Today, David Cameron finally caved to the demands of a baying mass of telly addicts and political journalists who had been deeply disappointed by the prospect of not watching him battle it out in a live party leaders' debate before the election.
As far as critics were concerned, up until now Cameron had been trying his best to get out of such a debate by making churlish demands about the format and timings. At one point, he was absolutely fuming at the idea of debating without representation for the Green Party, whose platform he famously loves and plugs at every opportunity. Then when it was decided that the SNP and Plaid Cymru were to be included, he pointed out that the idea of a nationwide TV debate without Northern Ireland's Democratic Unionist Party giving their thoughts on the NHS would be, frankly, an insult to the license-fee payers of Norwich.
Cameron meanwhile, always insisted that that he did want a debate, and at last he has agreed to one seven-way slanging match at the beginning of April. But as the leaders limber up and practise their best put downs, you have to wonder if they would do well to avoid the whole, "going on TV and exposing all of your flaws and failings to millions of people one month before the biggest political event of the decade" thing. Here's how all the parties could end up losing out.
"Why are we all so poor? You said there'd be fewer immigrants but there are more? Why do you look like ham, mate?"
Why is Cameron bothering with this hassle when he could have just sat back and wait for Ed Miliband to be caught on camera failing to master some basic life skill, such as eating a bacon sandwich or passing a homeless person in the street?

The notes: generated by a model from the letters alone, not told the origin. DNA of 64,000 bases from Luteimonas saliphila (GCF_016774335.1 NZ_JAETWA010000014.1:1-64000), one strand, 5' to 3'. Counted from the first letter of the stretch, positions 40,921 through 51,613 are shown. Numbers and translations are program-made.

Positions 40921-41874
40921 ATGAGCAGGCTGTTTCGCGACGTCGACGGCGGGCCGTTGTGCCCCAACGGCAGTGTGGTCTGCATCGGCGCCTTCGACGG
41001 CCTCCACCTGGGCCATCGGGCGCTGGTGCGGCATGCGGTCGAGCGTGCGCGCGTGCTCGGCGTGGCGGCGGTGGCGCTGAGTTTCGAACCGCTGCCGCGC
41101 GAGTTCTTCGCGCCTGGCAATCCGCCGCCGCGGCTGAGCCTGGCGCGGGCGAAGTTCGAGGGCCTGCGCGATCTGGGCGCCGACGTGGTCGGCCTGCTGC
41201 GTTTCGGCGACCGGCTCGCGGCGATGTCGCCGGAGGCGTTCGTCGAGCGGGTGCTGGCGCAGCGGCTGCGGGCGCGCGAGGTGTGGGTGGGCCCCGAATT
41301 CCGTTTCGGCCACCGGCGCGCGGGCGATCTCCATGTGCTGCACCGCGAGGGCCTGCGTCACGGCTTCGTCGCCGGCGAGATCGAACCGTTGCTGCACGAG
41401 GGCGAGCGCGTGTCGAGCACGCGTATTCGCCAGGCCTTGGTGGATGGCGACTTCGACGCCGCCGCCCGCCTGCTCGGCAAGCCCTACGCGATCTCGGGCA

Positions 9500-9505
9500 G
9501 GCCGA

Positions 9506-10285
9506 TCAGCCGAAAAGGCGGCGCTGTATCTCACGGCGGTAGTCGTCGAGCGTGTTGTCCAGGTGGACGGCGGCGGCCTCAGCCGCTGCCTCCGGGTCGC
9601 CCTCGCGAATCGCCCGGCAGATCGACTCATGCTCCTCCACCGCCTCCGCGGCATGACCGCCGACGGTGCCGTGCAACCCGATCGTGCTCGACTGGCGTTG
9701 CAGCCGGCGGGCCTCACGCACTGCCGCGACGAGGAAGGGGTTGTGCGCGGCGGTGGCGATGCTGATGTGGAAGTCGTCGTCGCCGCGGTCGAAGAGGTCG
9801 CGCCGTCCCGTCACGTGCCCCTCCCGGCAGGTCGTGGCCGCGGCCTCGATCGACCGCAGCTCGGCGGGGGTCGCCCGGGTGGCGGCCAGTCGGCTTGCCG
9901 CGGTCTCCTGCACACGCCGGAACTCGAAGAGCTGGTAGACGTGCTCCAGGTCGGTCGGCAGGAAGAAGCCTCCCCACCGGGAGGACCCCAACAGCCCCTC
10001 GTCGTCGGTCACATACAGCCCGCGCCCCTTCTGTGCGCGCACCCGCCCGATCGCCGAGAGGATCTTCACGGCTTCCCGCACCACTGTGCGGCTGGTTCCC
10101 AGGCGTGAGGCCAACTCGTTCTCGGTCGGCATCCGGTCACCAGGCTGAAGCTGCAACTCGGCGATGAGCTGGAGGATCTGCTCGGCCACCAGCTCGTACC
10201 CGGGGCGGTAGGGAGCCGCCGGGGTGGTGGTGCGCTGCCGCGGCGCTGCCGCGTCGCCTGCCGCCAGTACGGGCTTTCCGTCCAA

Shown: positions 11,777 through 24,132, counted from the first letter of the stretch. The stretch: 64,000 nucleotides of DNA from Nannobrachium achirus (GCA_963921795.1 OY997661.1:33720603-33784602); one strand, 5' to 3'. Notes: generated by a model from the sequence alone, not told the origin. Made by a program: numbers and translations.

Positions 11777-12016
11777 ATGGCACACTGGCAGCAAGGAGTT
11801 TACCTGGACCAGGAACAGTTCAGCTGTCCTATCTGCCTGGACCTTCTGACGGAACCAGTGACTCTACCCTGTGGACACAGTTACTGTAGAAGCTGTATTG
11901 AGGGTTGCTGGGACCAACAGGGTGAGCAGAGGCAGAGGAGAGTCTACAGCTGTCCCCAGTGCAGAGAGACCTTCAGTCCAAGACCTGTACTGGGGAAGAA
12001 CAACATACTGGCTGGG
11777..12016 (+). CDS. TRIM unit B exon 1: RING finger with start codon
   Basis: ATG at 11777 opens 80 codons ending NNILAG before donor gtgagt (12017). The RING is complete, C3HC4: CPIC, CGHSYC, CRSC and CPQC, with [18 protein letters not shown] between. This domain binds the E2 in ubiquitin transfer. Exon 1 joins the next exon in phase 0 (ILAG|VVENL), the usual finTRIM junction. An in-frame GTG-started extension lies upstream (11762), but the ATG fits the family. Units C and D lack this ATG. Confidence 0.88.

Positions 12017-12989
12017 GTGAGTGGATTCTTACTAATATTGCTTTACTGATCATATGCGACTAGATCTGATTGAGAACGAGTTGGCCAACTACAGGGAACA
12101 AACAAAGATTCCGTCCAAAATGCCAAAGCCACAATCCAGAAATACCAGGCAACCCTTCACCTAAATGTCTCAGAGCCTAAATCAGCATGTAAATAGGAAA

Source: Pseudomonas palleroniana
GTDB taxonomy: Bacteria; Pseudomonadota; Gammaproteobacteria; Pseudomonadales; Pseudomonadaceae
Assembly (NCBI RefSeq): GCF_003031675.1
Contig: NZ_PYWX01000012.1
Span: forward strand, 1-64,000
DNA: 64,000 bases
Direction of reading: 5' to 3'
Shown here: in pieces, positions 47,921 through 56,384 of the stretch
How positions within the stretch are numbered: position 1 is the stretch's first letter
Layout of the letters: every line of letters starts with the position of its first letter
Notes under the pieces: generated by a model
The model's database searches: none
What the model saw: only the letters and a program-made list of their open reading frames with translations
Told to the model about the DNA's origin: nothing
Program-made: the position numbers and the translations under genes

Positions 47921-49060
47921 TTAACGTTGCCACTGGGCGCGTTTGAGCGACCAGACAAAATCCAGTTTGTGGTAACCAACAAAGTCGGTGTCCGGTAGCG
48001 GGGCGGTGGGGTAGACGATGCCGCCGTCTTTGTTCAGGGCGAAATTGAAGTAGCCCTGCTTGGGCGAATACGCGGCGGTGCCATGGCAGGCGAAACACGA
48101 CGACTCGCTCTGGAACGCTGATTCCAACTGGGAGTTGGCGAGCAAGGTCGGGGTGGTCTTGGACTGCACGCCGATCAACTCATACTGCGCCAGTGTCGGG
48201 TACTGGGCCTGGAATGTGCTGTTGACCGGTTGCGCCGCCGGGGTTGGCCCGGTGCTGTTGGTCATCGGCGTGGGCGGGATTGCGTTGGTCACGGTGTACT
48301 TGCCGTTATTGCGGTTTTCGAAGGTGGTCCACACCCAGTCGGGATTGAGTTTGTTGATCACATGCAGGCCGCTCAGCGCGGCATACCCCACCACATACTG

It's obvious why the Tories had been stalling up until now: if Cameron has to defend his turd of a record in a live TV debate, he might actually end up looking worse than Ed, if you can imagine that.
Like the bullied kid at school on the day his tormentor shits himself in class, Ed Miliband had been making the most of the shellacking Cameron was receiving over not stepping up to the plate, even tweeting at him personally but doing that thing where you put a full stop in front of the tweet so everyone can see your zinger. However, he's probably feeling somewhat less smug now the debate is actually going to happen, as it will probably go terribly for him.
He'll have the Greens, SNP and Plaid Cymru all piling in with the kind of left-wing policies that his supporters wish he would adopt and which a large swathe of the general public would actually like – stuff like re-nationalising the railways and the Post Office, and maybe doing something serious about the housing crisis. That's three candidates taking up air-time making him look like a sell-out to his comrades. Meanwhile, Nigel Farage and Cameron will be challenging him to be meaner to immigrants and he'd be stuck doing a balancing act, trying to appease both sides and only succeeding in making elderly socialists cry.
Any victory will be a Pyrrhic one, as Labour's core problem – a massive, unresolved identity crisis – will play out to the nation, much more vividly than when it's only George Galloway's tweets making Ed look like a shill.